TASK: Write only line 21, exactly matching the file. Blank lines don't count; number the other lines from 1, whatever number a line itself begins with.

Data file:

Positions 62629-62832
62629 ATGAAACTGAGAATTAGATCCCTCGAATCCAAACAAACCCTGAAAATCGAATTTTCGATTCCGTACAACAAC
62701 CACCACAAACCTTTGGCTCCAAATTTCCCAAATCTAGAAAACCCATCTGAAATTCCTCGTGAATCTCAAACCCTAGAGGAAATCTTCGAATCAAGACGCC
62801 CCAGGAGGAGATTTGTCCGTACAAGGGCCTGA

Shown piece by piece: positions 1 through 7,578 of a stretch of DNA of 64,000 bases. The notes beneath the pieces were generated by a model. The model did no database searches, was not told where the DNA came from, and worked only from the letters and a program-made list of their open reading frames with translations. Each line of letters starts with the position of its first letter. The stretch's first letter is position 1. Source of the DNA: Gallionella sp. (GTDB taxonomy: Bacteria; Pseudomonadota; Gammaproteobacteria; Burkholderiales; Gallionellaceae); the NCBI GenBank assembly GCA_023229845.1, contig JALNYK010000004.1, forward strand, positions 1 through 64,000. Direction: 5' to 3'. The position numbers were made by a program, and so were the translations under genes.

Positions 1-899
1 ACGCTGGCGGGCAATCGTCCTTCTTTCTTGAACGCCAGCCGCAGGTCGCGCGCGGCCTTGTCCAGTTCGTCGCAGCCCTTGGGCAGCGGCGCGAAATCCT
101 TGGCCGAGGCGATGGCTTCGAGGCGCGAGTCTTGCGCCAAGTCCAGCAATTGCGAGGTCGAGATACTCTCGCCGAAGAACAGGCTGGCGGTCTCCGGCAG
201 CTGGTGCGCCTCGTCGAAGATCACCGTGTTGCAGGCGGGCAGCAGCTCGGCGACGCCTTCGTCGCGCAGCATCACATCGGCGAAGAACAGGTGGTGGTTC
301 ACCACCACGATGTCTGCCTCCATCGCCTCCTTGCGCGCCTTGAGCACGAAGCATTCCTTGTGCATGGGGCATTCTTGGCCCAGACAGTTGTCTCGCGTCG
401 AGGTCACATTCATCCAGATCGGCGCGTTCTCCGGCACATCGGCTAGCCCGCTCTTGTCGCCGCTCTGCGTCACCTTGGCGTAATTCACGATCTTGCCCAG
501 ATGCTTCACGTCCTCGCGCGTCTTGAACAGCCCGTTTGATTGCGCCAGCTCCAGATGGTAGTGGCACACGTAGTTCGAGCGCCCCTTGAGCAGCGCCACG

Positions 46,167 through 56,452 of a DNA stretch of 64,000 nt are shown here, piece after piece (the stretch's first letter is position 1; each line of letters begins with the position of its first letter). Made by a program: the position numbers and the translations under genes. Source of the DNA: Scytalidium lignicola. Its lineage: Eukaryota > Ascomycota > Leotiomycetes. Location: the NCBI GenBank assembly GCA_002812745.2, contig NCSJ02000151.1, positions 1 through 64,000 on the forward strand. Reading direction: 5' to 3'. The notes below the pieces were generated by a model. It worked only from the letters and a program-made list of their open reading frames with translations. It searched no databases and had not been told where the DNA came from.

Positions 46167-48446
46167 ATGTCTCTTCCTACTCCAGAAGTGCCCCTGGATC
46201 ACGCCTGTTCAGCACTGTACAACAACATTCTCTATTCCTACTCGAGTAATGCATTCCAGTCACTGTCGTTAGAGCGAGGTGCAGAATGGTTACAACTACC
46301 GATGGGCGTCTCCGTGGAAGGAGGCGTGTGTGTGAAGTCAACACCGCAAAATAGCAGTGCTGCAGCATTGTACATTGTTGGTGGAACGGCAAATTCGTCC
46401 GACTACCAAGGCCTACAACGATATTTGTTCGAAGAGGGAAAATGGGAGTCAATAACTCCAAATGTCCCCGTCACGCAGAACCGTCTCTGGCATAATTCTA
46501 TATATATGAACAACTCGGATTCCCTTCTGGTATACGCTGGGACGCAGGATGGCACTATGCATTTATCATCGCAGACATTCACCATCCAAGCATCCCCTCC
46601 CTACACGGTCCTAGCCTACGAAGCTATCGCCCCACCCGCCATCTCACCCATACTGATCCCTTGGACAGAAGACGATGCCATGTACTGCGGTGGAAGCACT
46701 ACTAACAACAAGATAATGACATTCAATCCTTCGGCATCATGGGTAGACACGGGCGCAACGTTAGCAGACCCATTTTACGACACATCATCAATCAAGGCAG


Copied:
46701 ACTAACAACAAGATAATGACATTCAATCCTTCGGCATCATGGGTAGACACGGGCGCAACGTTAGCAGACCCATTTTACGACACATCATCAATCAAGGCAG